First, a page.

Originally created 11/16/02

Comdex trade show shrivels alongside high-tech industry



SAN JOSE, Calif. -- Each fall for more than two decades, the high-tech world has descended upon Las Vegas to hype the industry's hottest wares and ideas at the Comdex trade show.

Whether focused on the first PCs of the '80s, the Internet in the '90s or the wireless gadgetry of recent years, exhibitors were assured hordes of executives, buyers and reporters.

But at the 23rd annual show, which starts Monday, the crowds will be smaller, the exhibit area more compact and the mood subdued. Comdex, like the rest of the high-tech industry, is sputtering.

"Comdex is not bigger than the industry it serves," said Fredric Rosen, chief executive of Key3Media Group, Comdex's organizer. "We didn't make the economy. We only reflect it."

Rosen expects visitors this year to stay steady with the 125,000 who attended in 2001 - an abysmal year because of the terrorist attacks, anthrax scare and sinking economy.

But the amount of exhibit space this year is expected to shrink, after dropping from 1.2 million square feet in 2000 to 805,706 square feet sold in 2001. Only 1,000 or so exhibitors are expected this year, down from 1,685 in 2001 and 2,337 in 2000.

Reports of Comdex's demise are nearly as predictable as falling leaves in autumn. During the high-tech boom, pundits said the show was too big and unfocused to maintain its clout.

Now, however, Key3Media is itself struggling with layoffs, losses and a stock price hovering around 2 cents per share. Several of its regional shows have been canceled.

In its third-quarter financial results released Thursday, the company said there is "substantial risk" it would be unable to make interest payments due Dec. 16 and may have to file for Chapter 11 bankruptcy protection.

A decision will be made after the fall show, the company said.

Analysts have speculated the show could suffer yet more cancellations or even be sold.

"The success of Comdex 2002 will likely drive the next moves for the company," said Michael Hughes, Tradeshow Week's director of research services.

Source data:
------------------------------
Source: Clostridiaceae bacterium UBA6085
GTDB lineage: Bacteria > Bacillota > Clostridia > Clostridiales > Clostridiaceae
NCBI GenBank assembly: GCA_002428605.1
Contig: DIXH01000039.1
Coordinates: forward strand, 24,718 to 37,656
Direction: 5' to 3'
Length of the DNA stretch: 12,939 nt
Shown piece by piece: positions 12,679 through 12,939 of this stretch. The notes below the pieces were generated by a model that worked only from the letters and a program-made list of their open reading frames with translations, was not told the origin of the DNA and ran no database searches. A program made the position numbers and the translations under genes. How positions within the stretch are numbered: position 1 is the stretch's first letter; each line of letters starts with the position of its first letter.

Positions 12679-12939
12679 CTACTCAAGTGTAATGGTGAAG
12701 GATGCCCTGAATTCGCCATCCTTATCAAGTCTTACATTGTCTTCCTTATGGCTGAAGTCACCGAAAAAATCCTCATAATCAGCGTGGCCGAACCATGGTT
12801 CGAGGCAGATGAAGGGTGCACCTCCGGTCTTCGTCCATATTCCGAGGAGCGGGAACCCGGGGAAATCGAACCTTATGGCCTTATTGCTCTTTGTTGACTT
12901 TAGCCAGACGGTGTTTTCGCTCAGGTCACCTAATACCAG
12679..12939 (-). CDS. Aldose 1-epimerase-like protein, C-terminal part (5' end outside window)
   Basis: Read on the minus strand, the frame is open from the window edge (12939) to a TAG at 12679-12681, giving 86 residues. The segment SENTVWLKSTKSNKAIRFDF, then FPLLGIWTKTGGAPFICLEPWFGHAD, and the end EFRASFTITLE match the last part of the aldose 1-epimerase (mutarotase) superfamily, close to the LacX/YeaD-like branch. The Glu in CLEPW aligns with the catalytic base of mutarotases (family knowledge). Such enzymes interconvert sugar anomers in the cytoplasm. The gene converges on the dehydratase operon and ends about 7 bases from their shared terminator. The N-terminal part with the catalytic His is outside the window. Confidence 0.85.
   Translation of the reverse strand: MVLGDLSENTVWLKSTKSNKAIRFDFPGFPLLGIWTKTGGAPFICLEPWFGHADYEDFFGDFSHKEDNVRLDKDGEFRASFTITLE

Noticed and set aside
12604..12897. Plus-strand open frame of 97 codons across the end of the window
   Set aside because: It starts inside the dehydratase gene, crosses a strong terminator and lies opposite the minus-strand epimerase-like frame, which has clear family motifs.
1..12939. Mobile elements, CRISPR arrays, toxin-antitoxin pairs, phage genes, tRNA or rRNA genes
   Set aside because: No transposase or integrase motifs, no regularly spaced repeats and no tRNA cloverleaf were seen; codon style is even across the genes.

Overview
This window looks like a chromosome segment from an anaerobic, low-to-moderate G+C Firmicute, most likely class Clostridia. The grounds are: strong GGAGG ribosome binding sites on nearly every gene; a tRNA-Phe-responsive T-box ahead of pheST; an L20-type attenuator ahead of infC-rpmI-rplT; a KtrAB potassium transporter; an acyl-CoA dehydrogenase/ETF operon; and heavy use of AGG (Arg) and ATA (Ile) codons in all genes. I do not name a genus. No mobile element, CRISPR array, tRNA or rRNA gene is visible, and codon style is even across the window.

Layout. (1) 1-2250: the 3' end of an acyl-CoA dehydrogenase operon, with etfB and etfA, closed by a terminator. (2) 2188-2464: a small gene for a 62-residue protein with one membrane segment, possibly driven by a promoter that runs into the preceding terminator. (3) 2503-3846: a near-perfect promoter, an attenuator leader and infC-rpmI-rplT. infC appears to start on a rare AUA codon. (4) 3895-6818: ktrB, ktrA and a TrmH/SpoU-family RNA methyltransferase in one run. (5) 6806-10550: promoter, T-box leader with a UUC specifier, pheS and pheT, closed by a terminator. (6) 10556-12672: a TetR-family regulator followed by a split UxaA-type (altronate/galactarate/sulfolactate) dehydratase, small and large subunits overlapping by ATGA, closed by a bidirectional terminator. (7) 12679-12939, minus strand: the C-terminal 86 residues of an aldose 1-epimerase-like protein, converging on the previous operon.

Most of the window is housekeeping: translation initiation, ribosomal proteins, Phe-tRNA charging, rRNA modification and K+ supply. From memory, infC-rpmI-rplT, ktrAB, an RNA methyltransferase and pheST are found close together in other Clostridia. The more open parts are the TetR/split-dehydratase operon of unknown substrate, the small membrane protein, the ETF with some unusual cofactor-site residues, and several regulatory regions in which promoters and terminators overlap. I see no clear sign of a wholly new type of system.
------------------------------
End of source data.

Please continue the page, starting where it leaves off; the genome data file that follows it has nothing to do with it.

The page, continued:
It's assured Comdex 2002 will be a far cry from previous events, where Silicon Valley and the rest of the high-tech industry converged on Sin City to mingle, hype, party and do deals.

In some years the floor of the Las Vegas Convention Center - the largest exhibition space in the United States - got so packed that the show overflowed to the exhibit halls of nearby casinos.

Potential customers and curious reporters got routed into private meeting rooms within company exhibit spaces - or sent to meetings in hospitality suites at nearby hotels.

Now, trade show travel is among the first items to be axed as technology companies struggle to survive.

But it's not just the economy that is driving Comdex's woes. Companies are abandoning it for rival shows that target specific industries, such as consumer electronics and communications.

Former exhibitors IBM, Sony Electronics and Gateway plan only a minimal presence at hotel suites and not on the floor. Creative Technology Ltd. isn't showing up at all.

Creative, which literally rocked Comdex in 1989 with the introduction of its SoundBlaster audio PC cards, hasn't rented floor space since 2000.

Sim Wong Hoo, Creative's founder and chief executive, said his company decided to focus on January's Consumer Electronics Show instead.

"CES is more suitable for our products," he said. "It is better to focus our resources on one rather than to dilute ourselves. The two are too close. We have to pick one."

Wavecom Inc., which last year ran a booth on the Comdex floor, this year opted to rent only a hotel hospitality suite.

The maker of integrated wireless modules for cell phones, handhelds and other devices couldn't justify the cost of a booth.

Instead, Wavecom focused on a communications-specific show earlier this year, said David McCartney, vice president of marketing and business development.

Rosen said he understands the complaints, and since taking over the top spot of the show in 2000 after running Ticketmaster, he has made Comdex more receptive to the needs of its customers.

"We're listening to our people more," he said. "It's more than just being concrete salesmen."

This year, Comdex's theme is "Practical Innovation" and its exhibit space will be divided into sections, so the show should seem less chaotic.

Rosen said Comdex remains relevant, with 400 new products to be unveiled and keynote speeches from Microsoft's Bill Gates on Sunday and Hewlett-Packard's Carly Fiorina on Monday.

HP has got 7,000 feet of rented display space at the show

"We just don't see Comdex as an event to hide," said HP spokesman Tim Marklein. "We see Comdex as an event to showcase."

Microsoft, which rented 28,000 square feet of exhibit space, also views it as a cost-efficient way to meet partners and customers, said Larry Cohen, Microsoft's marketing director.

"Comdex is a no-brainer for us," he said. "There's a very large number of partners, press and analysts. It becomes very easy for us to justify a presence."

On the Net:

Comdex: http://www.comdex.com/fall